One way to practice apologetics is Classical, which highlights rational argument for the existence of God. You have to show that God exists before you can show miracles, or necessitate Christ’s works. Without the presupposition that God exists, it is hard to show why we need redemption at all. Refining this argument further, you can approach from a couple positions. One states there must be a cause for matter to exist; some cause that was not caused itself, for there cannot be an infinite regression of causes. Another approach is the watchmaker argument. Basically, evidence of design proves there must be a designer.
Romans 1: 20 For the invisible things of him from the creation of the world are clearly seen, being understood by the things that are made, even his eternal power and Godhead; so that they are without excuse.
Evidential is another method of approaching apologetics. This appeals to history, the sciences, fulfillment of biblical prophecy, resurrection of Christ, etc. as evidence for the veracity of scripture and Christianity.
We must always be aware of our audience, just as the apostles were in Acts, and know from which point the audience is starting from. When Peter preached to the Jews in Acts 2, he spoke to citizens of Jerusalem with a clear knowledge of the beginning, with a respect for the Old Testament already:
“But Peter, standing up with the eleven, lifted up his voice, and said unto them, Ye men of Judaea, and all ye that dwell at Jerusalem, be this known unto you, and hearken to my words… this is that which was spoken by the prophet Joel… Jesus of Nazareth, a man approved of God among you by miracles and wonders and signs, which God did by him in the midst of you, as ye yourselves also know…For David speaketh concerning him…”
Do you see how Peter approached by appealing to their patriarchs and already accepted history? Now compare that to an Acts 17 culture:
“Then Paul stood in the midst of Mars’ hill, and said, Ye men of Athens, I perceive that in all things ye are too superstitious. For as I passed by, and beheld your devotions, I found an altar with this inscription, To The Unknown God. Whom therefore ye ignorantly worship, him declare I unto you. God that made the world and all things therein, seeing that he is Lord of heaven and earth, dwelleth not in temples made with hands; Neither is worshipped with men’s hands, as though he needed any thing, seeing he giveth to all life, and breath, and all things; And hath made of one blood all nations of men for to dwell on all the face of the earth, and hath determined the times before appointed, and the bounds of their habitation; That they should seek the Lord, if haply they might feel after him, and find him, though he be not far from every one of us: For in him we live, and move, and have our being; as certain also of your own poets have said, For we are also his offspring.”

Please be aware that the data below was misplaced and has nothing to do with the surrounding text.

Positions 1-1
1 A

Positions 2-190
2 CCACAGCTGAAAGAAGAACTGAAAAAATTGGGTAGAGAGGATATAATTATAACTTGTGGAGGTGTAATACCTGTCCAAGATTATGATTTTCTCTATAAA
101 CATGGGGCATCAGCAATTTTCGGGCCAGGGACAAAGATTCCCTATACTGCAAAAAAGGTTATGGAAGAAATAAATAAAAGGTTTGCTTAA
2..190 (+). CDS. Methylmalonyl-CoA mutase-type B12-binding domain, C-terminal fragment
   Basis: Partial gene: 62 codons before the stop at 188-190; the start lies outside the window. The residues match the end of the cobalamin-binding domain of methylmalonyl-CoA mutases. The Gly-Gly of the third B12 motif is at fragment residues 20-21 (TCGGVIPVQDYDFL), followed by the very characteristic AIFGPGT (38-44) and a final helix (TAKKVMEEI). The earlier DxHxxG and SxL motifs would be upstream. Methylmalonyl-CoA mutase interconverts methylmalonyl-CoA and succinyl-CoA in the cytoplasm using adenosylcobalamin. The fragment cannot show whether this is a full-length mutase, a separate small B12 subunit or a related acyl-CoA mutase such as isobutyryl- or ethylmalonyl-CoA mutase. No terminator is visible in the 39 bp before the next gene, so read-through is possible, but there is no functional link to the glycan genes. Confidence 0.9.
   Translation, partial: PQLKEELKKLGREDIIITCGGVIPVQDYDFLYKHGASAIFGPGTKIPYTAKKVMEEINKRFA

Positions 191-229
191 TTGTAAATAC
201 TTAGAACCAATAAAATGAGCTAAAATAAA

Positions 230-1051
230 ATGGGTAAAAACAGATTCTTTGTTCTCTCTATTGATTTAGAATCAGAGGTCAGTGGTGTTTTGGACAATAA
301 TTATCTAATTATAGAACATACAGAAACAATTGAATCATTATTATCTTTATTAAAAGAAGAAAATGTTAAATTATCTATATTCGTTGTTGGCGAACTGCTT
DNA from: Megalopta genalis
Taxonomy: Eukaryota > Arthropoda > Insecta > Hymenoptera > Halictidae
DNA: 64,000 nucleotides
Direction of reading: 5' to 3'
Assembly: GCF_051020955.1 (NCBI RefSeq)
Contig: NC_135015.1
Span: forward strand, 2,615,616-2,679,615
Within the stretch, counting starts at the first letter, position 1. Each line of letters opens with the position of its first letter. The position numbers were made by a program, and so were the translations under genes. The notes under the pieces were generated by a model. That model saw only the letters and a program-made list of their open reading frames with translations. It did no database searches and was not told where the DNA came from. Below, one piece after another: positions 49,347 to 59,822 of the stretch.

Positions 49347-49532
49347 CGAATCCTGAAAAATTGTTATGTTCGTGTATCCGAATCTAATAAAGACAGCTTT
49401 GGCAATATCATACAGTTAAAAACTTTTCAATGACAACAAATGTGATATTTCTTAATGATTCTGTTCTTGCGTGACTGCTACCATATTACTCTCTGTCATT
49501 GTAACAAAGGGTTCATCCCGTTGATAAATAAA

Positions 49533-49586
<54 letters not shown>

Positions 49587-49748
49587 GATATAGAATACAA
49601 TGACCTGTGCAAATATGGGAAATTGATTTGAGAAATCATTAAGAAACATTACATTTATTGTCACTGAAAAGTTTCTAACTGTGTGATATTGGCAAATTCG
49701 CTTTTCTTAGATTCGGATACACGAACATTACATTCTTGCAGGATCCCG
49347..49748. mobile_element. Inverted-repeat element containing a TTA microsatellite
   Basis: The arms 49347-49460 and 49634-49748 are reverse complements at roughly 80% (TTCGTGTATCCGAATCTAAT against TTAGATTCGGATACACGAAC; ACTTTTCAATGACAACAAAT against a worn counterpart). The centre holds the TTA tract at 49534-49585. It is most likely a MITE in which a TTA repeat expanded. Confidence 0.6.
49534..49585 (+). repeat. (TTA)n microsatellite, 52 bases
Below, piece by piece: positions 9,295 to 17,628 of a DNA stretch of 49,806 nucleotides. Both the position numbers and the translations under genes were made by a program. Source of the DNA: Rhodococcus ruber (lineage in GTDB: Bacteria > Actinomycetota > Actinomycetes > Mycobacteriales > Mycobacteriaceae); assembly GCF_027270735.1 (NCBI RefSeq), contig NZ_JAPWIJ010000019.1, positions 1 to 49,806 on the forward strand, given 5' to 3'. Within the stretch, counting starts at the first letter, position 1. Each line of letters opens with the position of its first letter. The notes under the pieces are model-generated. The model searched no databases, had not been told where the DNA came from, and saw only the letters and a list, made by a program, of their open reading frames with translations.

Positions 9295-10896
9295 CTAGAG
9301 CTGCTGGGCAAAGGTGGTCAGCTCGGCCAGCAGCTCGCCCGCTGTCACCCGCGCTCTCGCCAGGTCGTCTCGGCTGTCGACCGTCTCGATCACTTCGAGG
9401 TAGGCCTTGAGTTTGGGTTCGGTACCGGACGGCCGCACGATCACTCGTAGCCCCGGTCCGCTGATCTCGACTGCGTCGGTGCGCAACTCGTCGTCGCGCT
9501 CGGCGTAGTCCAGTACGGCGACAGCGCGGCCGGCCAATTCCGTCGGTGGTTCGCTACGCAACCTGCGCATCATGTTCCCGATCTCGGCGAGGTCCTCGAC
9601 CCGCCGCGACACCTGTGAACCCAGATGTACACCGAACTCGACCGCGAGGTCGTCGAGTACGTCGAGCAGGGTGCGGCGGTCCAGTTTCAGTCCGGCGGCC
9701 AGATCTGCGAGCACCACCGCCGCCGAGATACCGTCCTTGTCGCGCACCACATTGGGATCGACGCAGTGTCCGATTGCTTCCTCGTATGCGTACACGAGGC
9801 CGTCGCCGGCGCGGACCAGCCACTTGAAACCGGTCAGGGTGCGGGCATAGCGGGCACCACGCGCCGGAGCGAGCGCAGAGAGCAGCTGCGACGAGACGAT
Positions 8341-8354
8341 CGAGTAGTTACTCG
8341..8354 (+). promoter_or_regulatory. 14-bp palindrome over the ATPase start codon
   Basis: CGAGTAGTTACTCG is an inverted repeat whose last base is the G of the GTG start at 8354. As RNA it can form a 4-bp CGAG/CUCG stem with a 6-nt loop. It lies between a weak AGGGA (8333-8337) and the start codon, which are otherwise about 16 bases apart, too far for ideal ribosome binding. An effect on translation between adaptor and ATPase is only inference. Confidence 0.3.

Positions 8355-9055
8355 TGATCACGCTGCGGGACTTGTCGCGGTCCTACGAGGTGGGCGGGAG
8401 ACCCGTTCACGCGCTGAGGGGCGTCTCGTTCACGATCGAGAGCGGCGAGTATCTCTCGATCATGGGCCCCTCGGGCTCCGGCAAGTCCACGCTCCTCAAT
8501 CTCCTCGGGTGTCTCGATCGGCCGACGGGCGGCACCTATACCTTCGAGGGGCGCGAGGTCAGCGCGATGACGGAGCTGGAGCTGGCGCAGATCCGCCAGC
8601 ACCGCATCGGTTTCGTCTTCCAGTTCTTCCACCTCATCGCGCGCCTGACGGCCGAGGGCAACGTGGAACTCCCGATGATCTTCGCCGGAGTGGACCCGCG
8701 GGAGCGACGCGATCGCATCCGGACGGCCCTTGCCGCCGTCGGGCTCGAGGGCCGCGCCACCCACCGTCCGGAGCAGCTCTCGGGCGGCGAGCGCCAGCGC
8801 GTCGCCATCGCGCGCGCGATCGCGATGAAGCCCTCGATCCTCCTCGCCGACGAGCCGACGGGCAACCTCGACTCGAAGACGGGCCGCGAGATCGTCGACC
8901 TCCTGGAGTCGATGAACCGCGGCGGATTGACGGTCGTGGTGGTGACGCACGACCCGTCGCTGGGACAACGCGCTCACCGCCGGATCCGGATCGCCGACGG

Paul was speaking to Athenians here, steeped in an idolatrous polytheistic culture. It would have done Paul no good to start referring to Moses, and David, and the Ten Commandments. They had no frame of reference without first being introduced to who God was.
This is often the case in America today. In the 50’s and before, our western culture was one of Christian roots, and less apologetics had to be applied, because a biblical framework already existed. That isn’t so, today. By the admittance of even our own leaders, we are not a Christian nation, and the west certainly practices varied types of idolatry and religious inclusion that parallels the Acts 17 Athenians. Therefore, we must be prepared, as Paul was, to give a defense of our beliefs, and to lovingly guide others to the cross.
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For Excellent tutelage on apologetics, visit CARM.org/apologetics (Matt Slick)